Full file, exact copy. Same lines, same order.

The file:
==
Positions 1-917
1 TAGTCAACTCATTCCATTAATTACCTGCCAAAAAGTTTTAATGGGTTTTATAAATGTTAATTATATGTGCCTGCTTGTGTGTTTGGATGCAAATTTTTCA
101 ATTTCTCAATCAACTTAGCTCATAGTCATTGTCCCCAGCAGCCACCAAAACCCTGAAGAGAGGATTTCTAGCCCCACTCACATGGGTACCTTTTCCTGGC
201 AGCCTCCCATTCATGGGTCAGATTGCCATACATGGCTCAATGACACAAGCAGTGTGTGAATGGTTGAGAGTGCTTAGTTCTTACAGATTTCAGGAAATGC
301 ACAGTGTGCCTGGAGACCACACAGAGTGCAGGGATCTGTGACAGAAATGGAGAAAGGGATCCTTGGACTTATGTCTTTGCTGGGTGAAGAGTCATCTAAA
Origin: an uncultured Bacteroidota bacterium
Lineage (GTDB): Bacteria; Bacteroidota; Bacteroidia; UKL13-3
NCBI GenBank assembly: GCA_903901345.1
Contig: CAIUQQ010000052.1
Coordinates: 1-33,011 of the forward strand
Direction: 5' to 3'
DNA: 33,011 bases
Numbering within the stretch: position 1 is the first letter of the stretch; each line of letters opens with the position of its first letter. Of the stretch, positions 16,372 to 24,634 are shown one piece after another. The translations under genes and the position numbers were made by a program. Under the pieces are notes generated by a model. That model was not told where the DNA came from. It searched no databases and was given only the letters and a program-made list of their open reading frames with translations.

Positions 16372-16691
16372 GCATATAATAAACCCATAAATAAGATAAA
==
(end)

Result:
Positions 1-917
1 TAGTCAACTCATTCCATTAATTACCTGCCAAAAAGTTTTAATGGGTTTTATAAATGTTAATTATATGTGCCTGCTTGTGTGTTTGGATGCAAATTTTTCA
101 ATTTCTCAATCAACTTAGCTCATAGTCATTGTCCCCAGCAGCCACCAAAACCCTGAAGAGAGGATTTCTAGCCCCACTCACATGGGTACCTTTTCCTGGC
201 AGCCTCCCATTCATGGGTCAGATTGCCATACATGGCTCAATGACACAAGCAGTGTGTGAATGGTTGAGAGTGCTTAGTTCTTACAGATTTCAGGAAATGC
301 ACAGTGTGCCTGGAGACCACACAGAGTGCAGGGATCTGTGACAGAAATGGAGAAAGGGATCCTTGGACTTATGTCTTTGCTGGGTGAAGAGTCATCTAAA
Origin: an uncultured Bacteroidota bacterium
Lineage (GTDB): Bacteria; Bacteroidota; Bacteroidia; UKL13-3
NCBI GenBank assembly: GCA_903901345.1
Contig: CAIUQQ010000052.1
Coordinates: 1-33,011 of the forward strand
Direction: 5' to 3'
DNA: 33,011 bases
Numbering within the stretch: position 1 is the first letter of the stretch; each line of letters opens with the position of its first letter. Of the stretch, positions 16,372 to 24,634 are shown one piece after another. The translations under genes and the position numbers were made by a program. Under the pieces are notes generated by a model. That model was not told where the DNA came from. It searched no databases and was given only the letters and a program-made list of their open reading frames with translations.

Positions 16372-16691
16372 GCATATAATAAACCCATAAATAAGATAAA